Making a Pollinator House – Part 1
It’s becoming increasingly common to see structures called “Bug Houses” or “Insect Hotels” in gardens. Some people get squeamish at the mention of bugs or insects so perhaps the most appealing way to label such a structure is “Pollinator House”. Such structures are provided as a nesting and sheltering area for beneficial insects.
Most people are familiar with the pollinating actions of honeybees, bumblebees and wasps. Social bees and wasps are beneficial to the garden in many ways, not only by pollinating but in the case of wasps eating garden pests.
It’s understandable to be nervous about the idea of having colonies of stinging insects living in your garden because some of these species are very aggressive about defending their homes. If you want more pollinators in your garden fortunately there are other bees and wasps that are easier to co-exist with peacefully. If you fear you have attracted the wrong kind of bee or wasp to your garden, I recommend getting help from an expert before deciding how or if to deal with them.
I don’t mind bees and wasps because I can identify them and know how close I can safely get to them. I also don’t have any serious allergic reactions to stings. I work in the garden alongside Honeybees, Carpenter Bees, Bumblebees, Cicada Killers, Mud Daubers, Potter Wasps and others with little apprehension. Honeybees often land on me and I just stay still until they fly away. I steer clear of Yellow Jackets because I know from experience they will sting if you inadvertently disturb their nest (happened last summer in a client’s garden). I don’t attempt to eliminate them unless they are really in the way or other people are in danger. Even though I’m in the garden a lot I only get stung once every several years or so. The consequences for me are some brief anger, localized soreness and itching for a few days. The consequences for others could be far more serious and even deadly so use your best judgement.
Many of the solitary species of bees such as Mason and Leafcutter Bees like to nest in hollow plant stalks or holes in old wood. We take away many of these potential nesting sites by cleaning dead plants and old wood out of the garden. Some amount of cleanup is necessary for human safety, aesthetics and homeowners associations but we can mitigate the effects of a too-clean garden by building a Pollinator House. As an added benefit you may get other desirable insects such as ground beetles and butterflies hibernating in the structure.
Here are some suggestions about what materials to use:
- Stones and bricks
- Dead leaves
- Twigs or twig bundles
- Corrugated cardboard rolls
- Dried seed pods
- Paper straws
- Hollow reeds – preferably 6-8 inches long, closed on one end
- Drilled pieces of wood – variety of hole diameters, 3-6″ deep
The structure should be sturdily built to avoid toppling.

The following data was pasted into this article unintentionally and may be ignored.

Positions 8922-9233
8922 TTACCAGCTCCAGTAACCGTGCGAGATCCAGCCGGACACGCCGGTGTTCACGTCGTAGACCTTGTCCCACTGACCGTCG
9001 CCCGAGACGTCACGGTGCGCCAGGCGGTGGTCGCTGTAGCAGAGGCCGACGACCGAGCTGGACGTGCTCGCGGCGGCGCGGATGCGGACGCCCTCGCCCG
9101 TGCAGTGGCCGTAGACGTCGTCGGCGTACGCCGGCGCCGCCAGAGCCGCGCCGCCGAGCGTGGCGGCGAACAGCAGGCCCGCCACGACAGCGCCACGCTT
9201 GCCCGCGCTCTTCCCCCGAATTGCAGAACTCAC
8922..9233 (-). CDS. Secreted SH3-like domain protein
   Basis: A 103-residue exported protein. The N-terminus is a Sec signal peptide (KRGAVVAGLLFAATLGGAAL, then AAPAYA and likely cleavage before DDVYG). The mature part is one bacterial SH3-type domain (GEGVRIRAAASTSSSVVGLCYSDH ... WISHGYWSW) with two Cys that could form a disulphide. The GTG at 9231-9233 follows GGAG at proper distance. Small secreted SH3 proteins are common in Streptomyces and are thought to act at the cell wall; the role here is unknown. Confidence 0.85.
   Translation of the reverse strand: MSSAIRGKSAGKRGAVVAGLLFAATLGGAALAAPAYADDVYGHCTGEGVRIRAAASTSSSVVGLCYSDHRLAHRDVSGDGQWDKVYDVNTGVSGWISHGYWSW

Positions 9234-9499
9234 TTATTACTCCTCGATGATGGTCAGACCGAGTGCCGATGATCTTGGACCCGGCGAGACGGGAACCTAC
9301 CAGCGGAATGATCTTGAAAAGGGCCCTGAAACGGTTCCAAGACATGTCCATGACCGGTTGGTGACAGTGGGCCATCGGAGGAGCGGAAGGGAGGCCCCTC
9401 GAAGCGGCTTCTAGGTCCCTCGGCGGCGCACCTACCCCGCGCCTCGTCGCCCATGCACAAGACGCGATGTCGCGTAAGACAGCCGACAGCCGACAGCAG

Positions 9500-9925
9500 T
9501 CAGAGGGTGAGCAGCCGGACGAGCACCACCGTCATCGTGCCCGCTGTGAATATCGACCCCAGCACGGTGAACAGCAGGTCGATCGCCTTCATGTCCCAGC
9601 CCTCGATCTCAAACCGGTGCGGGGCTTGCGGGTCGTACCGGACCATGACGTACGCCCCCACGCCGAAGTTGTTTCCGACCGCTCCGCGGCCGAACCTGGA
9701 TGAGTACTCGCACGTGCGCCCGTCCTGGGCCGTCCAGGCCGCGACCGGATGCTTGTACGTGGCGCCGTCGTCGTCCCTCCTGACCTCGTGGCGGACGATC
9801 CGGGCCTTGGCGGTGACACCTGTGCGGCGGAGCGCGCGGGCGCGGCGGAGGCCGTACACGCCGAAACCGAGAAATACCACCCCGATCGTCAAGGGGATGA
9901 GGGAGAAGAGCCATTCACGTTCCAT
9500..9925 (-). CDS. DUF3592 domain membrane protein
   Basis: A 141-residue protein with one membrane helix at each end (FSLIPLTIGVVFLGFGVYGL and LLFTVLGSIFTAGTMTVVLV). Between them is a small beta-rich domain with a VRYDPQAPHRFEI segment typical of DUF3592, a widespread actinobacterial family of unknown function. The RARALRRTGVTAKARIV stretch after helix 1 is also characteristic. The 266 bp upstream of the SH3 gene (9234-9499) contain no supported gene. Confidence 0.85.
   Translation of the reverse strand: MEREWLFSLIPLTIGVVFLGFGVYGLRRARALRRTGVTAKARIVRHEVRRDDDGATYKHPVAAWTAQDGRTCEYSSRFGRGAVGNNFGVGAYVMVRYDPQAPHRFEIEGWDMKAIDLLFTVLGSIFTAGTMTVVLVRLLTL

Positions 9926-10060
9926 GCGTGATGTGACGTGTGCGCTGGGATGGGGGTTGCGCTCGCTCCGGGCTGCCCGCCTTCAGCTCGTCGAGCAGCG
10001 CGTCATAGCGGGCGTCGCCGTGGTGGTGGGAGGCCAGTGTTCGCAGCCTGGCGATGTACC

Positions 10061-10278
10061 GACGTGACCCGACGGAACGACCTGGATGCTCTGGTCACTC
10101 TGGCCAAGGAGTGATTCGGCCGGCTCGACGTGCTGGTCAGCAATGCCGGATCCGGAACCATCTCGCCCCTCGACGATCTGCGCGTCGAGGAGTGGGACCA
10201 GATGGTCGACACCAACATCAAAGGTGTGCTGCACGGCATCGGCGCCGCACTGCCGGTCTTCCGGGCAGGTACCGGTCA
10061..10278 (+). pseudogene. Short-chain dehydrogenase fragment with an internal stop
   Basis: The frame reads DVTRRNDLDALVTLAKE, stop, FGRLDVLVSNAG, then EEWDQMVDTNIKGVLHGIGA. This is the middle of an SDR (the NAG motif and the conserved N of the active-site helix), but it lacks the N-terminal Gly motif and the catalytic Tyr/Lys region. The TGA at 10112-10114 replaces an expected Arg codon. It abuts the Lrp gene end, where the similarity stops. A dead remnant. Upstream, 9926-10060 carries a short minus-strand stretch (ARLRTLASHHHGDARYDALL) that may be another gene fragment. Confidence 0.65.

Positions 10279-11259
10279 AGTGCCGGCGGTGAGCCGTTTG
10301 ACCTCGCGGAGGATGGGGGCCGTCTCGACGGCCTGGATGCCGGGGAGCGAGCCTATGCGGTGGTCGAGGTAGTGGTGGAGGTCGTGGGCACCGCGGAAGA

Where to place the house:
- Protected from high winds
- Partly in sun and partly in shade to meet a variety of species preferences
- If possible near water and mud for drinking and nest building
You can have a lot of fun designing your Pollinator House by creatively using materials, limited only by your imagination. I started a simple one for my Dad’s garden, custom designed to solve two problems for him.
Problem 1 – Decorative garden fence is falling apart and sagging
Problem 2 – Lots of sticks lying around from deadfall and pruning
I bought 12 cinder blocks and used them to prop up the ailing fence. Then I filled some of the spaces with twigs and short segments of hollow, dead plant parts from the garden. I drilled some holes in some pieces of scrap wood. A variety of hole sizes and depths are good for different species. As we get more material we’ll keep filling in the spaces in the blocks.
The result is practical and may not score high marks in the aesthetics department. However the fence is located in the middle of a mint patch (also a superb beneficial insect attractor) and it will be partially concealed by vegetation for much of the year. If Dad agrees I think I will add shelving to the top for containers of trailing plants which will help disguise the blocks. I will probably have to work on the bases of the cinder block towers to make them straighter since the ground here is soft and did some settling after I stacked the blocks.
Dad is pleased that his fence is at least upright again and he’s happy to do his part for invertebrate conservation. Dad’s garden was designed with wildlife in mind and already supports an abundant population of beneficial insects.
Hopefully my condo association will approve a Pollinator House in my garden. I don’t know what my chances are but I do know that my Pollinator House is going to have to be pretty to even have a prayer of getting approved. I guess I will have to make it portable so I can sell it if they say no! They have previously said yes to a bird house but a bug house might be a harder sell. Stay tuned for a more aesthetically pleasing Pollinator House plan in a future newsletter!
More information about bees, wasps and insect shelters:
- Bees – tips for co-existing with them in the garden
- Bring Back the Buzz
- Nests for Native Bees
- Tunnel Nests for Native Bees – has some good information about maintaining the nests after use
- Potentially Dangerous Arachnids and Insects – if you need some help identifying which insects are a serious threat to people and which are not, this guide will help